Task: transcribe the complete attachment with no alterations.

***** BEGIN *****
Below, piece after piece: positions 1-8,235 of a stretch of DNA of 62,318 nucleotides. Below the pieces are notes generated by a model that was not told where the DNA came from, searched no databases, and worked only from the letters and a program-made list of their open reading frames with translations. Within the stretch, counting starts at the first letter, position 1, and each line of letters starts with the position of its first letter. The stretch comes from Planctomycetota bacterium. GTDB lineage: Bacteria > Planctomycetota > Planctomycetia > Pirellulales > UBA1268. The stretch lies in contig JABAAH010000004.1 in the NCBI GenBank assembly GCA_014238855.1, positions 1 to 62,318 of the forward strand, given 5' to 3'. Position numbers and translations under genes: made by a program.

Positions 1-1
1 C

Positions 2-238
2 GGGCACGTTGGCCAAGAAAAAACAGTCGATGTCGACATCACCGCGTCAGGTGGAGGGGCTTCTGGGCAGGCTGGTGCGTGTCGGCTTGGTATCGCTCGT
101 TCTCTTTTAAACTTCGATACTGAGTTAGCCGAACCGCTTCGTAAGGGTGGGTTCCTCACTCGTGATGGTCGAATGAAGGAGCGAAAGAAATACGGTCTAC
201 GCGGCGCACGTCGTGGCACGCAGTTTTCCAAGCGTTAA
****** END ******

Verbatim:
Below, piece after piece: positions 1-8,235 of a stretch of DNA of 62,318 nucleotides. Below the pieces are notes generated by a model that was not told where the DNA came from, searched no databases, and worked only from the letters and a program-made list of their open reading frames with translations. Within the stretch, counting starts at the first letter, position 1, and each line of letters starts with the position of its first letter. The stretch comes from Planctomycetota bacterium. GTDB lineage: Bacteria > Planctomycetota > Planctomycetia > Pirellulales > UBA1268. The stretch lies in contig JABAAH010000004.1 in the NCBI GenBank assembly GCA_014238855.1, positions 1 to 62,318 of the forward strand, given 5' to 3'. Position numbers and translations under genes: made by a program.

Positions 1-1
1 C

Positions 2-238
2 GGGCACGTTGGCCAAGAAAAAACAGTCGATGTCGACATCACCGCGTCAGGTGGAGGGGCTTCTGGGCAGGCTGGTGCGTGTCGGCTTGGTATCGCTCGT
101 TCTCTTTTAAACTTCGATACTGAGTTAGCCGAACCGCTTCGTAAGGGTGGGTTCCTCACTCGTGATGGTCGAATGAAGGAGCGAAAGAAATACGGTCTAC
201 GCGGCGCACGTCGTGGCACGCAGTTTTCCAAGCGTTAA